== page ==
Over the weekend at Austin City Limits music festival, headliner Lanz Pierce was kind enough to sit down and talk about her experiences as a hip-hop artist. Originally from New York, Pierce has become a prominent artist in the hip-hop landscape, making her voice known across the country.
The Daily Campus: What first inspired you to become a musician?
Lanz: “Music is in my family, my blood. My grandfather made records in the ’40s and my mom, that was always her dream. She was a single mom and raised me alone so she kind of sacrificed what she wanted so that I could have it. Music was always around me, I grew up with a house full of records and my dad was also a DJ and ran a radio station, so I feel like music chose me. I just wanted to have a voice and really be able to say something and have a meaningful impact on the world, and music just felt like the most natural way.”
DC: So what drew you to the hip-hop style of music?
Lanz: “Poetry probably, just to me the rawness of what makes rap and what makes hip-hop so cool is that there’s really no lines to what you can and can’t do. It’s a very unapologetic genre ,and I grew up in New York surrounded by urban city vibes. My father lives in Queens and I was surrounded by where hip-hop was born. If you know anything about the origination of hip-hop, you know Queens is one of those epicenters where it was birthed.”
DC: So are there any inspirations you had from Queens that led you to where you are now?
Lanz: “The reason that I love New York or Queens or even Jersey – I have roots there too – so much is that there’s a constant pace. There’s this heartbeat, this hustle, so I think that aside from the musical element, you need a drive. You need to really be super driven and ambitious, and New York in particular just instilled that in me, that survival of the fittest.”
DC: Is that energy something you try to bring to the music you make?
Lanz: “One hundred percent. I’m very competitive and I think especially being a female hip-hop artist there’s a lot of stigmas and clichés and a lot of even negative things that come attached with just being that, and I have to fight against that all the time; to be taken seriously as an artist outside of the genre of a female rapper. Yeah, I definitely take that competitive edge and that spirit to the music. Even on the shows, even when I’m performing onstage, I believe that you leave it all on the stage. It’s a blessing to do what we do.”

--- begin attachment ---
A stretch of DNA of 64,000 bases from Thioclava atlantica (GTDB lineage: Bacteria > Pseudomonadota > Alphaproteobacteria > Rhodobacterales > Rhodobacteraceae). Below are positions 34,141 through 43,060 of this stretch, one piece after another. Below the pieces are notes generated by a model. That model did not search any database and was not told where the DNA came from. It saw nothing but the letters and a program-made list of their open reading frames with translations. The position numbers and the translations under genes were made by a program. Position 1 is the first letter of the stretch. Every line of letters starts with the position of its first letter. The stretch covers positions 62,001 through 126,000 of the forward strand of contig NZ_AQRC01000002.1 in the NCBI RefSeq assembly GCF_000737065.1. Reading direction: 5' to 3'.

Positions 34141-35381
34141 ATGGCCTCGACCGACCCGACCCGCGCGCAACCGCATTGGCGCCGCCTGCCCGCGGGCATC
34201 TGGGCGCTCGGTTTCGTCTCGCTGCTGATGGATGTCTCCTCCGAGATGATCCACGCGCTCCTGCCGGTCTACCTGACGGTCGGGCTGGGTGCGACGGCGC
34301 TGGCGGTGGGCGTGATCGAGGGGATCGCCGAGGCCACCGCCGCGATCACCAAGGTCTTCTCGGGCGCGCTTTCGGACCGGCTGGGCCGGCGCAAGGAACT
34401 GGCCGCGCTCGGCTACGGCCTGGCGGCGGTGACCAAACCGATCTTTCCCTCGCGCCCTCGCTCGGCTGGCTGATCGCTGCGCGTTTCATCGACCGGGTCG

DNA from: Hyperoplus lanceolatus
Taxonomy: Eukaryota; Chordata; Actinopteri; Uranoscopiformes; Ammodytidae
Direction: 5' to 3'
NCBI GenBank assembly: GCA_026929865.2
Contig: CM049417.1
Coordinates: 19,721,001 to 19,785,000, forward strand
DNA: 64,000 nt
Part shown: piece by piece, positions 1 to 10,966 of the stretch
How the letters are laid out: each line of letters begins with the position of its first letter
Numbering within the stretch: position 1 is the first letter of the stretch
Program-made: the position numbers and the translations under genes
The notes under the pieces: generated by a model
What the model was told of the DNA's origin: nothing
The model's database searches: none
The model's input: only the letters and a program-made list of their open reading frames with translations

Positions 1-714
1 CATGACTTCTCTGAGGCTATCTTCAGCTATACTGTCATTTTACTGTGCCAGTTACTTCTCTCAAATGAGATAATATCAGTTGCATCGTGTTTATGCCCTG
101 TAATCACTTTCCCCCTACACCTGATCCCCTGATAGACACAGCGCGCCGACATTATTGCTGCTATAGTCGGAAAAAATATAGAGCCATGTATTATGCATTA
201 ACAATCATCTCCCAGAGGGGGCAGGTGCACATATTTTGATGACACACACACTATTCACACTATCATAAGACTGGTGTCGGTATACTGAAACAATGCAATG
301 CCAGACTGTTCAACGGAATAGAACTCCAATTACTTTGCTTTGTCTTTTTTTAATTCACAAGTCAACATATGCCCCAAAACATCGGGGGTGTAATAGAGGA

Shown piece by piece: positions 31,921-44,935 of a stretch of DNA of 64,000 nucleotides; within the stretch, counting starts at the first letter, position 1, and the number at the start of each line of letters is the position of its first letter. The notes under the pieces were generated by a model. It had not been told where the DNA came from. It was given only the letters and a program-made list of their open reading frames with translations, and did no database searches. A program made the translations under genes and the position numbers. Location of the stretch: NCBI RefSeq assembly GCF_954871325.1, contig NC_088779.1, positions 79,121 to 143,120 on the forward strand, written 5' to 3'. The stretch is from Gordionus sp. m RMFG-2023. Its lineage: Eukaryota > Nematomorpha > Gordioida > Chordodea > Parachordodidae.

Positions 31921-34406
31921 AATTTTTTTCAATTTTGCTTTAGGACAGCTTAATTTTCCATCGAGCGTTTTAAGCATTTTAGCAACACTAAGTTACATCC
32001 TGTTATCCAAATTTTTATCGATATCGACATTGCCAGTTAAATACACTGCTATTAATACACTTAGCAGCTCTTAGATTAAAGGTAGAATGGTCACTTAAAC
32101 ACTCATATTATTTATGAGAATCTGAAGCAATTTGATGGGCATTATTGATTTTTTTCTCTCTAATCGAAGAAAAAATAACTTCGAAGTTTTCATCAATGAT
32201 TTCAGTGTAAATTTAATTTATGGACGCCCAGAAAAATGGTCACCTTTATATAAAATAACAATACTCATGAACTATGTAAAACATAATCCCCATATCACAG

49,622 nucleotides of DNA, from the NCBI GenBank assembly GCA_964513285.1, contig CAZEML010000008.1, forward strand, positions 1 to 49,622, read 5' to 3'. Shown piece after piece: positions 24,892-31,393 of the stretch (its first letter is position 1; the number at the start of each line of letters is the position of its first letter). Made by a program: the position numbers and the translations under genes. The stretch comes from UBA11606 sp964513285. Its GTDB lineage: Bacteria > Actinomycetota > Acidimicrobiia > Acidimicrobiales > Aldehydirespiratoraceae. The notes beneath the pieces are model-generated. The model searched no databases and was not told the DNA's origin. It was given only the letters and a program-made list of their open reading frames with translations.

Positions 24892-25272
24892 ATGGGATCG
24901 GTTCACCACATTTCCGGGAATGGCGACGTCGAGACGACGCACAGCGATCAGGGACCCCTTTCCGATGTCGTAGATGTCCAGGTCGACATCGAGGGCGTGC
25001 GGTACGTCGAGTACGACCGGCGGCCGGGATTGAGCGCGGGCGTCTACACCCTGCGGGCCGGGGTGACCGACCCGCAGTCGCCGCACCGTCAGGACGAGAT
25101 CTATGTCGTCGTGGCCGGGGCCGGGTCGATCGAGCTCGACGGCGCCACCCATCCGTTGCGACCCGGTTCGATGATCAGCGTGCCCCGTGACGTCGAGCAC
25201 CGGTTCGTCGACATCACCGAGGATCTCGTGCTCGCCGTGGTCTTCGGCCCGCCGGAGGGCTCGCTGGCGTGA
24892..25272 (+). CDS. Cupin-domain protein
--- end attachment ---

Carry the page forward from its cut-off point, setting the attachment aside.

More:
DC: Is it different performing at a venue like Austin City Limits where it’s a huge festival scene versus just a regular concert?
Lanz: “Sure, I mean I do a lot of clubs. Clubs are obviously late night and there’s a different energy and there’s a different edge to it, but to do a festival where it’s light out, where there’s a lot of open air – it’s amazing. I’ve only done Lollapalooza other than this in terms of big festivals, so it’s exciting.”
DC: Are there any good stories from the road that you could tell?
Lanz: “It’s just always funny just because I’m usually the only female in the crew, I have a lot of guys around me so I somehow always end up playing the role of the caretaker or something, I’m like aren’t I the f***ing artist? It’s cool though, I’m surrounded by really amazing people, and again, just to be able to do what you love every day is amazing. Seeing a different city every time – we just did Stockholm, we did an international run, we have Australia coming up soon – it’s pretty cool to see people from around the world and their cultures and experience it.”
DC: Have you had a specific place that was one of you favorites to perform at?
Lanz: “Definitely, definitely. I’m going to say Stockholm because Stockholm was so cool, I didn’t realize how much they love hip-hop, how much they love rap, and it was incredible.”
DC: In terms of being a hip-hop artist, if there’s anyone you could collaborate with right now, who would that be?
Lanz: “That’s such a great question and it’s hard for me to pick one. I’m a really big J. Cole fan; I think that he’s incredible. I think A$AP Rocky, his show last night blew me away. A$AP was crazy, his charisma is amazing. I even like some of the newer guys; I think Vic Mensa is pretty cool, and Chance the Rapper. Those would be my four right there.”
DC: Do you have any tips for aspiring artists that want to make it big?
Lanz: “The tip would be you have to literally be
relentless. Just keep going, start, don’t stop, never take any temporary
failures or defeat as a reason to retreat. It’s literally one of the hardest
businesses in the world to get in to. And just be authentic. On the side of the
actual creativity, just be real, be you. Don’t try to sound like Drake or try
to sound like anybody else, just be you.”